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The Health Sciences Digital Library & Learning Center invites you to attend our next open house event entitled “October Spotlight—History of the Nobel Prizes”. This event, which is open to the UT Southwestern community*, will be held in the Library’s Rare Book Room (E3.314D) from 11 a.m. to 3 p.m. on two different days to accommodate a wider variety of visitors:

  • Tuesday, October 25
  • Friday, October 28

Featured material from the Library’s special collections and archives will be on display, including photographs, documents, books, and other items highlighting discoveries in science and medicine with connections to the Nobel Prizes since they were founded.

For more information, email archives@utsouthwestern.edu.

*The South Campus (main) Library requires a UT Southwestern ID badge for entry.

What do archivists do? Find out October 5th with #AskAnArchivist Day on Twitter!

cathy-miller-75Post written by Digital Archivist, Cathy Miller, MAS, CA

What comes to mind when you hear the word “archives”? If your first thoughts were “dust, old stuff, attics, or basements”, then this is an exciting opportunity to introduce to you what archives are and what archivists do. Contrary to movie depictions, being an archivist is not about stealing the Declaration of Independence and going on a treasure hunt. Make no mistake: treasures can be found in an archive; however, the roadmap to said treasures is not written in invisible ink on the back of an important historical document!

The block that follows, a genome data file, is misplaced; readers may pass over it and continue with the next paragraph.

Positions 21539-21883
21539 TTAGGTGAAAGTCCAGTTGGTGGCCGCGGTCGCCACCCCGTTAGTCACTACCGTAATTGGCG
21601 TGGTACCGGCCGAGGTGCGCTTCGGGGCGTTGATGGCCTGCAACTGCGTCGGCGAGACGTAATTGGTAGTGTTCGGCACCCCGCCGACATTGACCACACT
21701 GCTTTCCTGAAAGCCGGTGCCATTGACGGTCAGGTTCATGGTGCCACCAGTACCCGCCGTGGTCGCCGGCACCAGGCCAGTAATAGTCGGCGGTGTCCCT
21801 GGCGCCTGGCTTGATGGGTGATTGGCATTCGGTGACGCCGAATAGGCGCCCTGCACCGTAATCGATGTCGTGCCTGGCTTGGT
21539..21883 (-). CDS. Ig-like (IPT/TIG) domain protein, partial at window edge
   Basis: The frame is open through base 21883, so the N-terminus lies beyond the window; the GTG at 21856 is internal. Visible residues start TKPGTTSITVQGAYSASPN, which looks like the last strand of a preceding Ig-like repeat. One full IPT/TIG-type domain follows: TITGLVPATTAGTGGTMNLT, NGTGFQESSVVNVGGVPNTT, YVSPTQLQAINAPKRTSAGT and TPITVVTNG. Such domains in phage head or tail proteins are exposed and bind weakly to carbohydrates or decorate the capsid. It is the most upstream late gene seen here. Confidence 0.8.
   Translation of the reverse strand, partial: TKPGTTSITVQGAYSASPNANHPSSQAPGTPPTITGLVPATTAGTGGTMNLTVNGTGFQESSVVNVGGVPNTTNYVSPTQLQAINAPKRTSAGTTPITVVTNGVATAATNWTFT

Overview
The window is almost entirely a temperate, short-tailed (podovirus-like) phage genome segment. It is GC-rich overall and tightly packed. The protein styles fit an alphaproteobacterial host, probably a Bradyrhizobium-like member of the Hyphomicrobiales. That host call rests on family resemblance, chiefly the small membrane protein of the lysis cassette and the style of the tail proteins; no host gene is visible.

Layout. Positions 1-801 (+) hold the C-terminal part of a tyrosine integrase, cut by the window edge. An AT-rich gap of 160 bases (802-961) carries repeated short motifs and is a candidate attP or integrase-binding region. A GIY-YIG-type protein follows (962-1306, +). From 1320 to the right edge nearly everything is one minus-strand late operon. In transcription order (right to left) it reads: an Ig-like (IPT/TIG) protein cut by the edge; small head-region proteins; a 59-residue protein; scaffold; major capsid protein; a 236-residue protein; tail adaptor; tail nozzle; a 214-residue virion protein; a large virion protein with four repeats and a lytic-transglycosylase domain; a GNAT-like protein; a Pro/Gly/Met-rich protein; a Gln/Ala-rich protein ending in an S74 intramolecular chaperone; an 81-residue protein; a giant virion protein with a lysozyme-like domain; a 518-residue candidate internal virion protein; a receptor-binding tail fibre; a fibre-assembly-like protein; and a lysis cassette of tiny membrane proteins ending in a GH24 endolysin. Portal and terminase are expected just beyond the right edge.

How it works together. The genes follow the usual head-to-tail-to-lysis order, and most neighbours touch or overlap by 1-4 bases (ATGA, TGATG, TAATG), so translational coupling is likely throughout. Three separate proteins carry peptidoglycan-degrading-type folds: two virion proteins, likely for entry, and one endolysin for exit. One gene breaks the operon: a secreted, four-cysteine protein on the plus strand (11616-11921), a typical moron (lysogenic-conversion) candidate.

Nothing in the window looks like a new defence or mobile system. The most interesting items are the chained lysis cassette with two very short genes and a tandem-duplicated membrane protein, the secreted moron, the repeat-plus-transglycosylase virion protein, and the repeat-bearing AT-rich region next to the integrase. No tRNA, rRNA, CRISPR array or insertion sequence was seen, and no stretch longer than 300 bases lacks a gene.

The first question that may come to your mind is, “what is an archive?” Archives are records created by a person, family, or organization (either public or private) that document the conduct of their affairs and are preserved for both the enduring value of the information they contain and the evidence they provide of the functions and responsibilities of their creator. In laymen’s terms, archives are those records which have been deemed to be of historically valuable importance and are duly preserved.